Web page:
Women are not only half of a society, but its mainstay. They bear its children and they raise its generations. Together with Tunisia, Syria was one of the countries in which women were allowed a limited margin of freedom and benefited from a more advanced social status than their brethren throughout the Arab world.
The situation of Syrian women was, of course, far from what Western women are familiar with, as most of them were subject to the tyranny of a culture dominated by men. However, the civil war represented a turning point in this evolution. And, when violence broke out in Syria, women were the first victims, seeing themselves subject to the whims of extremists both on the rebel side and in the regime.
At the onset, Syrian women took to the streets and called for freedom and justice. They demanded an end to endemic corruption and showed their yearning for the construction of a civil state. Caroline Ayoub, a Syrian activist, points out that women played a central role at the onset of resistance because they could go through checkpoints, bring milk to families, go to besieged places and transport patients. They were an organized group.
Had they been the leaders of the revolution, Syrian women would have probably given birth to another revolution, a less violent, more ambitious and productive uprising. They probably would have spared Syria from all this carnage. The Syrian war has nevertheless exacted a huge toll on women: They haven’t and have never been the decision makers, but rather have been subject to the decisions of men.
War has forced them to be merely the mothers, sisters or wives of the martyrs on both sides. Women have been displaced from their homes, their homelands and even their country – they have turned into refugees subject to all forms of humiliation and abuse.
In addition, Syrian women have become a target par excellence of jihad. Women are often subjected to arbitrary arrests, enforced by either government forces or militias, and most of them end up disappearing. Alarming statistics show that many of these women have suffered from various forms of torture in detention centers. The goal of this mistreatment? Putting pressure on their husbands, fathers or brothers. Attacking women directly involves ripping away the threads that have been woven for years by Syrian women.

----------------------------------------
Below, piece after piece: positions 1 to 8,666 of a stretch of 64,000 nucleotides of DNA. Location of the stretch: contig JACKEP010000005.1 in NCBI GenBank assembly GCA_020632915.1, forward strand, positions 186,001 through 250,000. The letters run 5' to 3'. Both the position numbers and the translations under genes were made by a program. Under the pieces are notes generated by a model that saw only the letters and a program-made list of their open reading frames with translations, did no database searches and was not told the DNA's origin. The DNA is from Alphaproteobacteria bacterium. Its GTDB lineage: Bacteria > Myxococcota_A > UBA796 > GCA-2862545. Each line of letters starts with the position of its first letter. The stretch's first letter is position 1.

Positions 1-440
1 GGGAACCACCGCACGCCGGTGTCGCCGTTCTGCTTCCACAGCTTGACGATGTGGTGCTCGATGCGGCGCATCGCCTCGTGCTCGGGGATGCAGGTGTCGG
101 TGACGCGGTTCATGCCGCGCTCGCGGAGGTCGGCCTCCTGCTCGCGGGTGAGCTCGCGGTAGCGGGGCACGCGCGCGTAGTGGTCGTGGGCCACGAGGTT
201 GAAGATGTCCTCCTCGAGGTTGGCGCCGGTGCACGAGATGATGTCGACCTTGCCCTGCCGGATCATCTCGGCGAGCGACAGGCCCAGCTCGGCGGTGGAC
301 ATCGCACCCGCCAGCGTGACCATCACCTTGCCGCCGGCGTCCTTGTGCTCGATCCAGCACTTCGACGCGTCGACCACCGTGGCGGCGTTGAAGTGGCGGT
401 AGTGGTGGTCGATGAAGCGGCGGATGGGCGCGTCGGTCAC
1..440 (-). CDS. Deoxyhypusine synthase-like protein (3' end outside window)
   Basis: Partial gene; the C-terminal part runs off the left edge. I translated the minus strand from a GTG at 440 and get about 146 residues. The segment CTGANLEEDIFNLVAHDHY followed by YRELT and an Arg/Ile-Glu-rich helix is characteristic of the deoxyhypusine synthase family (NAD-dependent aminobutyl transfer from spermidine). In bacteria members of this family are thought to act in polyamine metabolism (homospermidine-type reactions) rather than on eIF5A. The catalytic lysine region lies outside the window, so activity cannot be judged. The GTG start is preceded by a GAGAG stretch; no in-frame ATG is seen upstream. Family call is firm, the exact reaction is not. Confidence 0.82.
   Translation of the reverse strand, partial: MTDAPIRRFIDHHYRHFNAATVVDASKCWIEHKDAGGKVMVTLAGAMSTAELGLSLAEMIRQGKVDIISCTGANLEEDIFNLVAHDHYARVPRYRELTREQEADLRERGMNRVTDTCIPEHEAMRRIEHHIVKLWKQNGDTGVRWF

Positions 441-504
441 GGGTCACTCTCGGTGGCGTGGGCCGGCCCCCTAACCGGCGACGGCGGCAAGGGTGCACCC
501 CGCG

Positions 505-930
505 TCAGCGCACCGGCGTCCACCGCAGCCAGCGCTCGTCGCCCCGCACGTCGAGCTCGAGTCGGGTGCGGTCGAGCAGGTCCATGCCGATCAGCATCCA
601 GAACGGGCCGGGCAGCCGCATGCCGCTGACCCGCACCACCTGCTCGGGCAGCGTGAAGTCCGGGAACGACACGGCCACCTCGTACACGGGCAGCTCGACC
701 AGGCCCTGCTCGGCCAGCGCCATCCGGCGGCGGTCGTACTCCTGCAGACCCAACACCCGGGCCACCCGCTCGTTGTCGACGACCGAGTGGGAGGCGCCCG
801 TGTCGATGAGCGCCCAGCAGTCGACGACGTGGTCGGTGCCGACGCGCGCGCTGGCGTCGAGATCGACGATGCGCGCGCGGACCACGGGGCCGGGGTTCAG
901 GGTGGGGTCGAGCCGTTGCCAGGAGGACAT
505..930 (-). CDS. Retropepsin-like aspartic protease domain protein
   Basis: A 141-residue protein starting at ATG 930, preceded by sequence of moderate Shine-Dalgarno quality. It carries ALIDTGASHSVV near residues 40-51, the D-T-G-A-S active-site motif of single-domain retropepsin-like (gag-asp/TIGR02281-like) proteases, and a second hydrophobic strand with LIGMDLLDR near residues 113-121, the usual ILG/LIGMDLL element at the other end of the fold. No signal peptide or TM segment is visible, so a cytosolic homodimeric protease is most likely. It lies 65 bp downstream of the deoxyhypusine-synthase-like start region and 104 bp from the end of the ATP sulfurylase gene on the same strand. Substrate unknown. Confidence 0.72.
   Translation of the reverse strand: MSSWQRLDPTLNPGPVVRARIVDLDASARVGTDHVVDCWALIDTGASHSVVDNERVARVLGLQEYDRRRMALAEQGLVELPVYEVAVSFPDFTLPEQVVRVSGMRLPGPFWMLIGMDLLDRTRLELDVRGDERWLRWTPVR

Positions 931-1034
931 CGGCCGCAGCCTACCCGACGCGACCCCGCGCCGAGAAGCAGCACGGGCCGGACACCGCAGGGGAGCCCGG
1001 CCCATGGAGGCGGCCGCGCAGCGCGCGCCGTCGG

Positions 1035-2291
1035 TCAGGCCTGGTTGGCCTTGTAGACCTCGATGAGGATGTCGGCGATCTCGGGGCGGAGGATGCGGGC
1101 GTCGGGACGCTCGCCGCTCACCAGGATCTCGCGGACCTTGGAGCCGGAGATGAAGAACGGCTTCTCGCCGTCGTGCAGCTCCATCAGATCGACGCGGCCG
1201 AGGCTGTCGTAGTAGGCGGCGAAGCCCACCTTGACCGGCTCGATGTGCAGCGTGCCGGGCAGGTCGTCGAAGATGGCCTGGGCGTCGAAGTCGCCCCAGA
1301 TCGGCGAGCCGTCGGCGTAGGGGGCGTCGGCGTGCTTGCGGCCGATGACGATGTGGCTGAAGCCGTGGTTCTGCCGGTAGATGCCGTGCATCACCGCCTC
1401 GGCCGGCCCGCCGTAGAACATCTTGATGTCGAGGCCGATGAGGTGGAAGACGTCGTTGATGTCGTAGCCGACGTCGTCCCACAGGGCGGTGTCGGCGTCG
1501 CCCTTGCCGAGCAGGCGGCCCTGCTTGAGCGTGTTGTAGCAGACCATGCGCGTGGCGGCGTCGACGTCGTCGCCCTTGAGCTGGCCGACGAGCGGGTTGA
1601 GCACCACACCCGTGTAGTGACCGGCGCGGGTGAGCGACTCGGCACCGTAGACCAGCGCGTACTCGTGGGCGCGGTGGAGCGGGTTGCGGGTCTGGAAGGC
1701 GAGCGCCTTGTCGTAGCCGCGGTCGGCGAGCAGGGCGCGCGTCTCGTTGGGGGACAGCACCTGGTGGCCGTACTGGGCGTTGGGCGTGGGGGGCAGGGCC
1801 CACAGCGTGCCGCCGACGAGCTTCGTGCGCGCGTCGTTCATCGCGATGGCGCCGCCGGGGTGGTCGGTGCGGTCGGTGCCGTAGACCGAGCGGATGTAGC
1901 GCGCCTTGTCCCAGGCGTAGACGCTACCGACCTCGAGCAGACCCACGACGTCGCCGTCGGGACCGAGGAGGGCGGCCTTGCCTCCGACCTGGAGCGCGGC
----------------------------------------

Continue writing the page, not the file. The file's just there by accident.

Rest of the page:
Even though the Syrian revolution was at first a peaceful uprising against the Syrian regime’s brutality and totalitarianism, it quickly turned into what looked initially to be a low-scale conflict. And violence started breeding more violence. And the Free Syrian Army started breaking up, while well-trained jihadists from all over the region arrived in their thousands to fight against the Syrian regime and its allies – but also to impose their own rules in the pieces of land they conquered.
And these rules consisted of what? Of course, Sharia Law. Or, to put in another way, their own perceptions of Islam and Sharia. These jihadists, extremists and terrorists do not aim to turn Syria into a free democratic country, but aspire to extend its control over the largest area possible in order to rein in the social model and lifestyle of citizens, as well as the thresholds set by judges and the questions of scientific nature and moral integrity. They have also ordered the overhaul of of all educational institutions, leaving no room for future innovation.